Interview with Sylvain Bégot of French progressive doomsters Monolithe


This is what it must feel like out there in space or on some alien rock…

Considered one of the best progressive Doom bands in the world, on 8 July 2016 Monolithe fascinating musical journey continues with their new album, Zeta Reticuli (reviewed here), the second part of the highly acclaimed Epsilon Aurigae released in December 2015. An epic, grandiose, melodic and outstanding piece of work, Zeta Reticuli expands the definition of doom and is mesmerizing and fascinating from beginning to end.

Here, band mastermind, guitarist, keyboardist, and producer Sylvain Bégot gives MR’s Jason Guest an insight into everything in the world of Monolithe including the album, its themes and its relationship to Epsilon Aurigae, the challenge of writing tracks that are exactly 15 minutes long, numerology, musicianship, artwork, and the “immensity, absurdity, danger and loneliness of the universe”…

Thank you very much for taking time out for this interview and congratulations on Zeta Reticuli; it’s a fantastic piece of work! This is the first time I’ve come across your band and listening to this album and your previous releases (on your Bandcamp page) has been a real pleasure. It’s great to discover a band that produces such consistently high quality music.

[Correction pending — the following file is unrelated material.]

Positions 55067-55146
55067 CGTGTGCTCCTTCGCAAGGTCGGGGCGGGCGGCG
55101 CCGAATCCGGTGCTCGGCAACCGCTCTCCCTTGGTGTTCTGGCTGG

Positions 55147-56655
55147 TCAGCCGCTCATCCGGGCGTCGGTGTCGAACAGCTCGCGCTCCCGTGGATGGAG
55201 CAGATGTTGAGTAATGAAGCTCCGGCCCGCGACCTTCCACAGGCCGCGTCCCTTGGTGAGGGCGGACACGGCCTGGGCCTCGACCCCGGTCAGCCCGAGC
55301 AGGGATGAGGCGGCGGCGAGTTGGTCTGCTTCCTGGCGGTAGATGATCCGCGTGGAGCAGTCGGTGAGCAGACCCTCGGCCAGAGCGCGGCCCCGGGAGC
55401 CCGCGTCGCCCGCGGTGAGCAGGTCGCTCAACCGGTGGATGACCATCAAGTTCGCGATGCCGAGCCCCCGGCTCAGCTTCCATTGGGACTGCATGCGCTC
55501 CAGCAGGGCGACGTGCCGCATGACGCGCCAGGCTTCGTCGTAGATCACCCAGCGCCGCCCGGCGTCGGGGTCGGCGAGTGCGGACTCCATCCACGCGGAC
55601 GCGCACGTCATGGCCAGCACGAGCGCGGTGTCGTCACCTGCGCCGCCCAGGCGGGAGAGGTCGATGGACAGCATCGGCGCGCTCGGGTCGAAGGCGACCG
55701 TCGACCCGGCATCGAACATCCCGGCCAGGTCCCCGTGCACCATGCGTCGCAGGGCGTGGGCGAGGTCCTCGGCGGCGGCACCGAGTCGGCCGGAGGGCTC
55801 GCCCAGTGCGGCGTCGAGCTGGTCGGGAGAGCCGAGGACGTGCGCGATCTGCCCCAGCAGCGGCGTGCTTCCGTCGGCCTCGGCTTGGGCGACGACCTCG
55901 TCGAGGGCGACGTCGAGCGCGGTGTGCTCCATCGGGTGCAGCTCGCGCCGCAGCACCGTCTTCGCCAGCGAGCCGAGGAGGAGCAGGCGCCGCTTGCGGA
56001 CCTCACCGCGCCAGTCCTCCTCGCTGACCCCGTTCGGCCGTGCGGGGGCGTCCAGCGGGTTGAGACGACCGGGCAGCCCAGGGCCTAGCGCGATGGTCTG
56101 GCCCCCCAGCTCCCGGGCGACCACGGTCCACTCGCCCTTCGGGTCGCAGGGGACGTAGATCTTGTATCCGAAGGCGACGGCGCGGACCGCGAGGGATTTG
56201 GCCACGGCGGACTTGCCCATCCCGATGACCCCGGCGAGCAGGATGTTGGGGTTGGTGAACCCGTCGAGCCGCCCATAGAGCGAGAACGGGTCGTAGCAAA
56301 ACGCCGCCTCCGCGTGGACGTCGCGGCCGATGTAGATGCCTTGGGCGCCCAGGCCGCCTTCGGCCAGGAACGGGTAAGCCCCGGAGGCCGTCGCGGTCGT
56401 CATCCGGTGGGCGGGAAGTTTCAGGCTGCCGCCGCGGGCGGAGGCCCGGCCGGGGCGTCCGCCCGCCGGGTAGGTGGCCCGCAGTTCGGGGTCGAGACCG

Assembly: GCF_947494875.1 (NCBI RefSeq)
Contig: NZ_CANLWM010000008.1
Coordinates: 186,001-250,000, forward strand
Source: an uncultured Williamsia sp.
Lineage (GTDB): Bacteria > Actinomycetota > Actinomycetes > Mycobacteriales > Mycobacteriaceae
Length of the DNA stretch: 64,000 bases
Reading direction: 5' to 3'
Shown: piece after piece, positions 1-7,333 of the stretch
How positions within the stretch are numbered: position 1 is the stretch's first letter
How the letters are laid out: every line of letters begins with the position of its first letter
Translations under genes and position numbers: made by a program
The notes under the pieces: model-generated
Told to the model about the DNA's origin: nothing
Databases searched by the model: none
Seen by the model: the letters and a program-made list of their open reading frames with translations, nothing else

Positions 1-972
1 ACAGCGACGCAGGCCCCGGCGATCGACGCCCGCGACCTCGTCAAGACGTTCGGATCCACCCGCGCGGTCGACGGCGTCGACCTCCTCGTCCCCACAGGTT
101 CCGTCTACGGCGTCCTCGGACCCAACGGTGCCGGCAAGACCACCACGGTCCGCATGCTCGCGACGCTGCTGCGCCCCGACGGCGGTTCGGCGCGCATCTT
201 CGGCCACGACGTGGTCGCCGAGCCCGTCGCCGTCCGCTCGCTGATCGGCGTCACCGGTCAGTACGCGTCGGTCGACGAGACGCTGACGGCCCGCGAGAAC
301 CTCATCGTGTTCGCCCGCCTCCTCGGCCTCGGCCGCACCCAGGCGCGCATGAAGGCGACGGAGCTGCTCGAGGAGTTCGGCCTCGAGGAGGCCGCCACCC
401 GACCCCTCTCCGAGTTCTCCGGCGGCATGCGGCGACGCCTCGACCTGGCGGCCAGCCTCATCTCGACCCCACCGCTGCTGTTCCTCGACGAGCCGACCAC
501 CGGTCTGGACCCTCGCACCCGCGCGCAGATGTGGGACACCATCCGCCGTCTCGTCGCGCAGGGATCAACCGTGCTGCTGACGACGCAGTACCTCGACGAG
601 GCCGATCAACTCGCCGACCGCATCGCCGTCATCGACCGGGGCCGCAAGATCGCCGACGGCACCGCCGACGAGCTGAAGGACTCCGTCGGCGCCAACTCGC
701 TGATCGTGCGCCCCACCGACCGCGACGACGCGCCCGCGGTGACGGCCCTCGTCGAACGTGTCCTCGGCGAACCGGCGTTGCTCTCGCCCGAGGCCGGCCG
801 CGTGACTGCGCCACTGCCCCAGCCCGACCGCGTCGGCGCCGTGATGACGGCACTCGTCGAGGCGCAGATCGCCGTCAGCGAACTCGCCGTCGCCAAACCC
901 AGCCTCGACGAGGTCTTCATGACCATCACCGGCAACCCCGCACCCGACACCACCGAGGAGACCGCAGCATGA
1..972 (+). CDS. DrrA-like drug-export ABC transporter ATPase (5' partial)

Hi Jason and thank you very much.

The album was written and recorded at the same time as Epsilon Aurigae, yes? Why choose to take on such a mammoth task, particularly after already taking on such a monster with your first four albums?

The idea was originally to write and record a double album, which Epsilon Auriga / Zeta Reticuli actually is. I personally always thought double albums were a landmark in a band’s history and I felt it was time to create ours. I’m a big 70’s rock music fan so it’s a natural part of my culture I guess. It was indeed a huge task to deliver 90 minutes of new music, especially as we wanted to move forward artistically, but we took the challenge and that was certainly worth the work at the end of the day. Monolithe has been used to challenges in the past anyway so it was not that big a deal either.